- The Washington Times - Thursday, September 22, 2005

“Proud,” the true story of the men of the USS Mason who weathered racism to become the only black sailors to take a Navy warship into combat during World War II, certainly needs to be told.

Just not on the big screen.

Not that it isn’t compelling enough. But in the hands of writer-director Mary Pat Kelly — a former staff member at ABC’s “Good Morning America” who has gotten her share of mileage from the tale with a 1995 book, “Proudly We Served: The Men of the USS Mason” and a documentary of the same name the following year — it feels more like a force-fed history lesson.

Asking moviegoers to shell out seven bucks or more when the film is playing alongside slick but far less substantial fare is like asking a 5-year-old to choose a slice of liver over a Big Mac.

Sadly, the movie was the final feature film for the great Ossie Davis (by chance, a World War II vet) who died earlier this year. As Lorenzo DuFau, the movie’s heartbeat and center, Mr. Davis delivered a dignified performance filled with conviction that was the trademark of his long career.

After a glimpse of the men aboard the Mason on the day of its christening in 1944, “Proud” fast forwards to the present, where DuFau, now in his 80s, is roused from his sleep by the late-night partying of his grandson Larry (Albert Jones) and his pals Kevin (Erik LaRay Harvey) and Marcus (Jeffrey J. Nash).

Understandably grumpy, grandpa lashes out at the three about their rap CD. “That’s not music,” he hisses before beginning his trip down memory lane.

With that, DuFau whips out a treasured scrapbook. We’re instantly transported back to World War II, where Mr. Jones assumes the role of DuFau in his youth.

Without explanation, Kevin and Marcus are transformed into DuFau’s Navy buddies James W. Graham and Gordon Buchanan. Who knows why? Perhaps the filmmakers wanted to save money by using the same actors, but that seems unlikely because “Proud” was bankrolled by noted fashion designer Tommy Hilfiger and produced by his 20-year-old daughter, Ally — whose credits to date include a stint as a co-producer and star of the MTV reality series “Rich Girls.”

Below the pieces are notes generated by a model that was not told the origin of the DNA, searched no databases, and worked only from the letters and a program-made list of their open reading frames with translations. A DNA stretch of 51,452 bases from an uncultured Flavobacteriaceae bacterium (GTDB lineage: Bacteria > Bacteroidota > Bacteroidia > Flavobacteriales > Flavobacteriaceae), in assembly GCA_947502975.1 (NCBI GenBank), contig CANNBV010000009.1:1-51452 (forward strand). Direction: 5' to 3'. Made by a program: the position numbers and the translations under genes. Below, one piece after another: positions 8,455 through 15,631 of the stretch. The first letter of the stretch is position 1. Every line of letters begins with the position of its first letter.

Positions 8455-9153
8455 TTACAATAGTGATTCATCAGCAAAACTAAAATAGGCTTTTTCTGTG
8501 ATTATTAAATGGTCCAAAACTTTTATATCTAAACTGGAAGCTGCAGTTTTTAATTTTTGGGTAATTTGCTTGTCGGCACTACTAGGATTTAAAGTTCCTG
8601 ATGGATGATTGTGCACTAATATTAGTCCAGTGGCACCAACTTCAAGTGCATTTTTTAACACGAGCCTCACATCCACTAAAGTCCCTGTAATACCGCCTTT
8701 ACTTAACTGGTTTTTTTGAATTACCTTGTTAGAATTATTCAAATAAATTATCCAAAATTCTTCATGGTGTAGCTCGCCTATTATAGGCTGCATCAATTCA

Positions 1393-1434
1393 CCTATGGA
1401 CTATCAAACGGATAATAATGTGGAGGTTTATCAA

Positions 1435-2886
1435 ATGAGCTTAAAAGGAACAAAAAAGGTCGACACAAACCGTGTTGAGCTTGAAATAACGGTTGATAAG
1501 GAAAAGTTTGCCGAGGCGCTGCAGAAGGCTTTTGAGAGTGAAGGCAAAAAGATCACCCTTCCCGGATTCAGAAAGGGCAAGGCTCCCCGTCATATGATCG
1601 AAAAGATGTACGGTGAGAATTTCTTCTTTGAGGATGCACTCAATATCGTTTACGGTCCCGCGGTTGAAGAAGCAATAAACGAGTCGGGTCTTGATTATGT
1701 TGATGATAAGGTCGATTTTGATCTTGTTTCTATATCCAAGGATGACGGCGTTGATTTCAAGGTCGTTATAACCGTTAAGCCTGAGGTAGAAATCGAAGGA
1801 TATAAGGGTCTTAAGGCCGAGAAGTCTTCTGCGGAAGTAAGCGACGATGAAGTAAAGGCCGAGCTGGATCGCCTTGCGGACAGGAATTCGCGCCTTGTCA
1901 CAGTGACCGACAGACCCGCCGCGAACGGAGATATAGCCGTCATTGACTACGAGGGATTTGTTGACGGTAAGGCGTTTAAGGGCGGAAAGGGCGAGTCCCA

The racism starts early. Before boarding the Mason, the three are called the n-word by the commanding officer and get into a fight with a group of white sailors. Once aboard, they meet up with Thomas Young (Darnell Williams, best known as the troubled Jesse Hubbard on the ABC soap “All My Children” in the 1980s), a war correspondent clad in military attire.

Miss Kelly’s one-dimensional characters deliver speeches rather than dialogue, and the acting feels labored. Oscar nominee Stephen Rea (“The Crying Game”) isn’t too bad as an Irishman who rolls out the welcome wagon for the Middies when they get liberty in the Irish city of Derry. On the other hand, Aidan Quinn (recently seen in HBO’s “Empire Falls”) is wooden in his mercifully brief performance as Commodore Alfred Lind.

“Proud” also suffers from a lack of excitement that is fatal in what is, after all, a war movie. Aside from a dangerous mission through the choppy waters of the Atlantic, one of the movie’s few dramatic peaks centers on the sailors’ fear of being classified AWOL when they get lost on their way back to the ship after a night on the town at an Irish pub.

“Proud” means well, but a made-for-cable film — or even direct-to-DVD, where it will likely land in just a few weeks — would have been a better fit.

**

TITLE: “Proud”

RATING: PG (One racial slur, frequent depictions of bigotry)

CREDITS: Written and directed by Mary Pat Kelly. Produced by Ally Hilfiger. Adapted from Miss Kelly’s book “Proudly We Served: The Men of the USS Mason.”

RUNNING TIME: 88 minutes

WEB SITE: www.proudthemovie.com

MAXIMUM RATING: FOUR STARS


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